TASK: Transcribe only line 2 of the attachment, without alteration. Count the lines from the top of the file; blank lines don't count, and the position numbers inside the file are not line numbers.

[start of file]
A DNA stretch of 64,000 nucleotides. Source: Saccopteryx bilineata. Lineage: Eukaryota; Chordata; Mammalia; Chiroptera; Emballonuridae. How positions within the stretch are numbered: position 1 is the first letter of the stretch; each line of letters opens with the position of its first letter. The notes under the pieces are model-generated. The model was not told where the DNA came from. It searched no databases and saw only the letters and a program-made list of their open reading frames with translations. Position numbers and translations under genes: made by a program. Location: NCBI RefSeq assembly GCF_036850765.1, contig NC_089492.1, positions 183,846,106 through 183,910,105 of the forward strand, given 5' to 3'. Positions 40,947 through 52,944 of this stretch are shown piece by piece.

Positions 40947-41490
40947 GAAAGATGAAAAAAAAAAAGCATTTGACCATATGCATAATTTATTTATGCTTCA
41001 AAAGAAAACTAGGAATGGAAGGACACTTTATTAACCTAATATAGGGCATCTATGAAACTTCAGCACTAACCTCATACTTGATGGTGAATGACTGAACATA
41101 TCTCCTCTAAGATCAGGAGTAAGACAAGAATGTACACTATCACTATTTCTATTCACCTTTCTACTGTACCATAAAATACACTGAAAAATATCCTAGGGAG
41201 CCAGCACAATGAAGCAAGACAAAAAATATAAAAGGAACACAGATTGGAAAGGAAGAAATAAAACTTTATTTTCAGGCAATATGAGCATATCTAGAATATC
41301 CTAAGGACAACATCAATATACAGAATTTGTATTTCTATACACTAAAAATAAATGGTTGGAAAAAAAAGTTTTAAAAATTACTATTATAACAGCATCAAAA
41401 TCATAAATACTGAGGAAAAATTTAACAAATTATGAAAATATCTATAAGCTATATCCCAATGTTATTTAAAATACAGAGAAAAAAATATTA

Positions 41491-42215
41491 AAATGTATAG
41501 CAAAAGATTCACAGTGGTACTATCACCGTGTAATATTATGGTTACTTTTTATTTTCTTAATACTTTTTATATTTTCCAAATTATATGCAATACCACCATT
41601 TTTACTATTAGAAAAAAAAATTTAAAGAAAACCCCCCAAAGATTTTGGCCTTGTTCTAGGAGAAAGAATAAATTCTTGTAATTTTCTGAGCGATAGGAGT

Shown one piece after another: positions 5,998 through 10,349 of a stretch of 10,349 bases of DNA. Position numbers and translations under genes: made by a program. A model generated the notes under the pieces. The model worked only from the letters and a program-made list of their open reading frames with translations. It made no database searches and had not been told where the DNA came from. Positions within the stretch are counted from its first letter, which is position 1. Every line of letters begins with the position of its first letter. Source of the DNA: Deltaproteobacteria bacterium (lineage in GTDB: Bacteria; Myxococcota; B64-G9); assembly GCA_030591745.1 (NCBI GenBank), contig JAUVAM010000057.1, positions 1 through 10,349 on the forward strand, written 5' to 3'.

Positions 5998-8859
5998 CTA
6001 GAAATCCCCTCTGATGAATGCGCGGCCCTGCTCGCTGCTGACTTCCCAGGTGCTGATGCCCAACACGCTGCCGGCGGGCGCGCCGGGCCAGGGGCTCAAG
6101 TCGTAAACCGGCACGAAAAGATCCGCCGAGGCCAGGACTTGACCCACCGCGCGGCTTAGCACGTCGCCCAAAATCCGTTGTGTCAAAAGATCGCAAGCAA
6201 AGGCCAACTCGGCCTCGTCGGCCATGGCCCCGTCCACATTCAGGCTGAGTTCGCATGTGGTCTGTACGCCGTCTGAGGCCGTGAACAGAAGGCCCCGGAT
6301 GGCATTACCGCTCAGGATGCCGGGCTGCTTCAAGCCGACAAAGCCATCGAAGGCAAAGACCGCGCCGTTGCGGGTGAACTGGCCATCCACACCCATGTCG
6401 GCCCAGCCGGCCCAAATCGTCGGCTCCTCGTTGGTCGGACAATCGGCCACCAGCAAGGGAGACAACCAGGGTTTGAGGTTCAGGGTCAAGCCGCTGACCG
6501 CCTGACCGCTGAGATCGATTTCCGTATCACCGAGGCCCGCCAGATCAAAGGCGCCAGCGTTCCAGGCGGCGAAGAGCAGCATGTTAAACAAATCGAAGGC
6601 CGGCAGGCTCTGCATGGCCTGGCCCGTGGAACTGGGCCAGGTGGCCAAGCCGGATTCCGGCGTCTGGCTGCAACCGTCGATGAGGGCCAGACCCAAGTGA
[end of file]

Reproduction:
Positions 40947-41490